Selectively grown vertical Si MOS transistor with reduced overlap capacitances

Selectively grown vertical Si MOS transistor with reduced overlap capacitances

Thin Solid Films 336 (1998) 306±308 Selectively grown vertical Si MOS transistor with reduced overlap capacitances D. Klaes a,*, J. Moers a, A. ToÈnn...

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Thin Solid Films 336 (1998) 306±308

Selectively grown vertical Si MOS transistor with reduced overlap capacitances D. Klaes a,*, J. Moers a, A. ToÈnnesmann a, S. WickenhaÈuser a, L. Vescan a, M. Marso a, T. Grabolla b, M. Grimm a, H. LuÈth a a

Institut fuÈr Schicht-und Ionentechnik, Forschungszentrum JuÈlich GmbH, D-52425 JuÈlich, Germany b Institute for Semiconductor Physics, Walter-Korsing-Strasse 2, 15230 Frankfurt Oder, Germany

Abstract Vertical p-MOS transistors with channel length of 130 nm have been fabricated using selective epitaxial growth (SEG) to de®ne the channel region. The vertical layout offers the advantages of achieving short channel lengths and high integration densities while still using optical lithography to de®ne lateral dimensions. Compared to other vertical concepts, this layout has reduced gate to source/drain overlap capacitances which is necessary for high speed applications. The use of SEG instead of blanket epitaxy avoids the deterioration of the Si± SiO2 interface due to reactive ion etching (RIE) and reduces punch-through due to facet growth. First non-optimized p-channel MOSFETs with a 12-nm gate oxide show a transconductance of 90 mS/mm. The cut-off frequencies of this device turned out to be f T ˆ 2:3 GHz and f max ˆ 1:1 GHz. q 1998 Elsevier Science S.A. All rights reserved. Keywords: Low pressure chemical vapour deposition; Selective epitaxial growth; MOS transistor; Miller capacitance

1. Introduction Channel lengths are continually scaled to smaller dimensions to improve performance and packing density. CMOS technology with 1 Gbit feature sizes and beyond will use transistor gate lengths of 0.18 mm and smaller [1]. It seems to be questionable whether optical lithography can provide lines in these dimensions with small tolerances while ebeam and X-ray lithography still have to prove production maturity and cost effectiveness. A vertical transistor technology could solve the lithography problem for the gate layer. In addition vertical layouts permit higher integration densities due to the 3D stack. Within recent years different layouts of vertical MOSFETs using epitaxial layers to de®ne channel length have been proposed [2±4]. Vertical MOSFETs with channel lengths down to 40 nm have been fabricated. However, due to standard deposition techniques used for the polysilicon the gate does not only cover the channel region but also parts of source and drain. This leads to high parasitic gate/ source and gate/drain overlap capacitances (Miller capacitance) which limit high frequency applications of these devices. We therefore propose a novel vertical MOSFET layout (Fig. 1) where the polysilicon gate only covers the * Corresponding author.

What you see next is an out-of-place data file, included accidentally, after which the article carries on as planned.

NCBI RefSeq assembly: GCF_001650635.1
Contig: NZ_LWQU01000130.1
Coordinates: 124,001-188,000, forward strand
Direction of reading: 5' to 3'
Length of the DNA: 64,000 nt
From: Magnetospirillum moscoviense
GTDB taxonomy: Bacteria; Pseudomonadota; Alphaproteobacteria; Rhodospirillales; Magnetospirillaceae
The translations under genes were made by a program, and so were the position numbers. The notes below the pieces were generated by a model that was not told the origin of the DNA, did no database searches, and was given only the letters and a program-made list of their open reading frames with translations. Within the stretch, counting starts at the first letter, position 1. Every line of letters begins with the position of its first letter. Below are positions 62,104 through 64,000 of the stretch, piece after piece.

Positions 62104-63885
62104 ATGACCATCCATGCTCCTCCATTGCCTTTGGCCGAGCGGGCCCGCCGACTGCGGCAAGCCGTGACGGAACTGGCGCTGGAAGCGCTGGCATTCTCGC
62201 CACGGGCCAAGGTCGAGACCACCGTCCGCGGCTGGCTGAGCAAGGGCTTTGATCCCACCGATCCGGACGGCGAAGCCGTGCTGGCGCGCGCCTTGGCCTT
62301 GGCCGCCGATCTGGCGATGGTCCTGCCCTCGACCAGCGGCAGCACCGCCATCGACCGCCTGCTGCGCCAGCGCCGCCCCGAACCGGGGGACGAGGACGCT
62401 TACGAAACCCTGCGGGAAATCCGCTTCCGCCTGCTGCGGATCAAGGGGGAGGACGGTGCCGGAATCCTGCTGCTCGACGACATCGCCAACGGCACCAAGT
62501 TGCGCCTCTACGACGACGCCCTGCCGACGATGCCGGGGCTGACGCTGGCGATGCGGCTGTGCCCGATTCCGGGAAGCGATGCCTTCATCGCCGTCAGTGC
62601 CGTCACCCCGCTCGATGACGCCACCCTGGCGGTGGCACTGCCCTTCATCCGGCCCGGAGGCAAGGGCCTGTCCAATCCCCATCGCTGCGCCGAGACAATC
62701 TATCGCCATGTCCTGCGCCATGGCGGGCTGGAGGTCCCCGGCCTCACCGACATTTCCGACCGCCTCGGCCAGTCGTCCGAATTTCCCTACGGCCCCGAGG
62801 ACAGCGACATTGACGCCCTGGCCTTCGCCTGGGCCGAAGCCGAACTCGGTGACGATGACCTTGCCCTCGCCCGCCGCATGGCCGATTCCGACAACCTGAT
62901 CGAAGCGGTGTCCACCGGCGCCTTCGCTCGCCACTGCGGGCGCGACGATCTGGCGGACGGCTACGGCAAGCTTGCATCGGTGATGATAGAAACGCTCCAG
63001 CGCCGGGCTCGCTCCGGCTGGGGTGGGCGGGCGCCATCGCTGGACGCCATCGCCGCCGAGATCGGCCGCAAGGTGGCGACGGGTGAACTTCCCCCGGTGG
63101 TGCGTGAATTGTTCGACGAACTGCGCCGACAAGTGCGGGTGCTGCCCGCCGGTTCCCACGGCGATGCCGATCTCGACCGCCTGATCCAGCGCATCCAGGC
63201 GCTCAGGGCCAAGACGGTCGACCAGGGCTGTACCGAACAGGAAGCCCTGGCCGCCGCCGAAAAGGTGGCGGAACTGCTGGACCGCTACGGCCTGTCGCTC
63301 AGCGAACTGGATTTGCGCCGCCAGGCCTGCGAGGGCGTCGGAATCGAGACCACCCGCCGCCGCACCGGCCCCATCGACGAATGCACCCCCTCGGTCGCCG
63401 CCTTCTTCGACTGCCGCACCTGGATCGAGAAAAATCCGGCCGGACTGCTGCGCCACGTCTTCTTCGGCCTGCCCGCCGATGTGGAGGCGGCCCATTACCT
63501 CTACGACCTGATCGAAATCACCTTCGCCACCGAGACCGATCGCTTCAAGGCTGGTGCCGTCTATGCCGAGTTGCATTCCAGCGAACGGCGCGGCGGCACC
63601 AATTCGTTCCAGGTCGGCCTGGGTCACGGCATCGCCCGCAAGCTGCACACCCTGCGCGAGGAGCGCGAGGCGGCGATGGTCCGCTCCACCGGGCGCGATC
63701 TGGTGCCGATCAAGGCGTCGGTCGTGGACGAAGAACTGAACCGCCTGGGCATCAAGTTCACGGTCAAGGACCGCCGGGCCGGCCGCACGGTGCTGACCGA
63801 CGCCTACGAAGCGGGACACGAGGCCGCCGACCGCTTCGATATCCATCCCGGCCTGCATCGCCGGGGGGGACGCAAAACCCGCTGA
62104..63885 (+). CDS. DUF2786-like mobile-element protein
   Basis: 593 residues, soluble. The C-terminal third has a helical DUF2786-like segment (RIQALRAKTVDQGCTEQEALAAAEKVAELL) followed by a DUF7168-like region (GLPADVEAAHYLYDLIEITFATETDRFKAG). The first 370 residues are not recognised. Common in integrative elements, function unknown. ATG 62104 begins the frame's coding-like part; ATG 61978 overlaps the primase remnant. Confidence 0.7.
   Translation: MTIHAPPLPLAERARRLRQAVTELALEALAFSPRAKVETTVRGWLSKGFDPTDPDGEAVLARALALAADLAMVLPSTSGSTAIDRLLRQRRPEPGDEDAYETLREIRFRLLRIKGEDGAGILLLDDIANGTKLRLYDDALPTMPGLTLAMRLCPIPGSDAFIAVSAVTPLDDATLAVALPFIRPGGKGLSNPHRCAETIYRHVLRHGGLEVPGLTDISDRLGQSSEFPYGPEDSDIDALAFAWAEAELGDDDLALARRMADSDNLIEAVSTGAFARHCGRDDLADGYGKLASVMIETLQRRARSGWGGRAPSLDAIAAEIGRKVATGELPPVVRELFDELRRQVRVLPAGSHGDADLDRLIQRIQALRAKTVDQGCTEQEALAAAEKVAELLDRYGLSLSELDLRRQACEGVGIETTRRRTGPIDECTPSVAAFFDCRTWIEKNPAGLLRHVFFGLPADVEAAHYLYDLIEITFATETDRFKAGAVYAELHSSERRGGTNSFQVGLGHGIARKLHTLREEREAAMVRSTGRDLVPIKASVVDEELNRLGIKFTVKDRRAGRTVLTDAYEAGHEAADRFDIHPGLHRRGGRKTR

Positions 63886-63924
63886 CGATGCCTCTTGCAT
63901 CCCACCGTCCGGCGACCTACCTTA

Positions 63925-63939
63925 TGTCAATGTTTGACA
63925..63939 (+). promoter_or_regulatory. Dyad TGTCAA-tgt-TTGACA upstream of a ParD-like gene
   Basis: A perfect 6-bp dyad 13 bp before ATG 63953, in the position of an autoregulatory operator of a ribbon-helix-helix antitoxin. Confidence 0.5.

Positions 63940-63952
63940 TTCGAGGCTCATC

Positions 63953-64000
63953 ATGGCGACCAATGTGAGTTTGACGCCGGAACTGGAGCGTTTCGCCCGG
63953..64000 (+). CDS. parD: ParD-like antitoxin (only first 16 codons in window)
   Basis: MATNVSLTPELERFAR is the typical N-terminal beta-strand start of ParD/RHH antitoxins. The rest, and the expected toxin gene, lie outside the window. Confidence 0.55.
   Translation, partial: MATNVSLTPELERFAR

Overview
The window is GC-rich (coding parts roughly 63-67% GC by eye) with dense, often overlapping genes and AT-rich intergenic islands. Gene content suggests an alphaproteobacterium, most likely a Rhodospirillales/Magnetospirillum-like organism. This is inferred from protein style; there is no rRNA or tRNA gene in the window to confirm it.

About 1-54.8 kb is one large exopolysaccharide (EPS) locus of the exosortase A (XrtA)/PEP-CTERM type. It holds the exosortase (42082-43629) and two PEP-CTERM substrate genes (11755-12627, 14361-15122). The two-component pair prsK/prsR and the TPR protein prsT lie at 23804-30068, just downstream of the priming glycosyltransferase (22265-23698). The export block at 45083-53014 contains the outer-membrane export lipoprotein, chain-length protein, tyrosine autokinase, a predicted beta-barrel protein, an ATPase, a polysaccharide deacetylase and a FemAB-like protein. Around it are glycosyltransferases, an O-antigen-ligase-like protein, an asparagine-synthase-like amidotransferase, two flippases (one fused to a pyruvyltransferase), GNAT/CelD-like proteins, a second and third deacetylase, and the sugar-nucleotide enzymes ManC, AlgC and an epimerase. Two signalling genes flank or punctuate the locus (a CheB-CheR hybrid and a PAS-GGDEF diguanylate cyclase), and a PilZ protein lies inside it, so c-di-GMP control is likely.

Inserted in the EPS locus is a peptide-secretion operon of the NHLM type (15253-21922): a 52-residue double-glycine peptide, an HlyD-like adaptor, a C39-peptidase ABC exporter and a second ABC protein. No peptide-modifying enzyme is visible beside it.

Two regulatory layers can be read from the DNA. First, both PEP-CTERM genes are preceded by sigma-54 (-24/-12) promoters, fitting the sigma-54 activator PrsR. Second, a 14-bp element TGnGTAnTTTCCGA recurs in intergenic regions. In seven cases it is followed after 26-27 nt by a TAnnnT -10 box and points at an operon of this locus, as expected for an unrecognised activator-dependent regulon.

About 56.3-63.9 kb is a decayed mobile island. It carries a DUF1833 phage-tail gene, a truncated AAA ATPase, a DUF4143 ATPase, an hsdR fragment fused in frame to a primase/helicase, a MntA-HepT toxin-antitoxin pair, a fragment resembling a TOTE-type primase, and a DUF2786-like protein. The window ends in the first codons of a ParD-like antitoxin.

channel region leading to considerably reduced overlap capacitances. 2. Device fabrication The processing starts with a SiO2±PolySi±SiO2 layer package which is performed by thermal oxidation, in situ doped polysilicon deposition and LPCVD-TEOS SiO2 deposition. Into this layer package holes are etched by anisotropic reactive ion etching to de®ne the active transistor area. After a standard RCA cleaning a PECVD gate oxide is deposited. An additionally deposited Si3N4 layer serves as a protection for this oxide. Then the lateral oxide and nitride are anisotropically etched using RIE and the vertical protection nitride is selectively removed with a wet-chemical etch step in H3PO4. The following selective epitaxial p 1/n/p 1-growth is carried out in a cold-wall low pressure chemical vapour deposition (LPCVD) system at 0.12 Torr at 8008C, using SiCl2H2 as source gas and PH3 and B2H6 as doping gases. During epitaxy, facets, which are slower growing crystallographic plains with different surface potentials, occur at the oxide interface (Fig. 2). The facet growth is a function of growth temperature, Cl/H ratio and supersaturation and depends on the SiO2 side wall orientation [5,6]. On our growth conditions k111l and k311l facets appear for SiO2-